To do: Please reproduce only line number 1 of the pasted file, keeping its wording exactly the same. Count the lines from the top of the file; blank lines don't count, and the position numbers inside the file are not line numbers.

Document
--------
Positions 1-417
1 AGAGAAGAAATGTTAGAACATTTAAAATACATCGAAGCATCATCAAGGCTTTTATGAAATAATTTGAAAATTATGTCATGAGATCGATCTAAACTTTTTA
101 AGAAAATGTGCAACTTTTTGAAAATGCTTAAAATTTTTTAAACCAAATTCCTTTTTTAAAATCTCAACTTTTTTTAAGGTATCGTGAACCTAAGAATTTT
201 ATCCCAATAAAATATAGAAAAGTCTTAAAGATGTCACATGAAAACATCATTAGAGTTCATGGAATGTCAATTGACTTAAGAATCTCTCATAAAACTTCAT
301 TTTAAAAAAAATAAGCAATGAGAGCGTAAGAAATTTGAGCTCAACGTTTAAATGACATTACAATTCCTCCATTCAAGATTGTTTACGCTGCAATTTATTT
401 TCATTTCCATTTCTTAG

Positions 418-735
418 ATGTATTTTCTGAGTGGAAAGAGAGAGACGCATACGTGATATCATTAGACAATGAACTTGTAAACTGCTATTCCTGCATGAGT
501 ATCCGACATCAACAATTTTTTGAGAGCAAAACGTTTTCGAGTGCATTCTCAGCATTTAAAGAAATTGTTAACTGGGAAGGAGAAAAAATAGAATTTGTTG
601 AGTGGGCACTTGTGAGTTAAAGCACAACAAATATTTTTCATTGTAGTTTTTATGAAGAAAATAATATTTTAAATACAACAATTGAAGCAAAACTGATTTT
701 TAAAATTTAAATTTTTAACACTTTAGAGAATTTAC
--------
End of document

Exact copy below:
Positions 1-417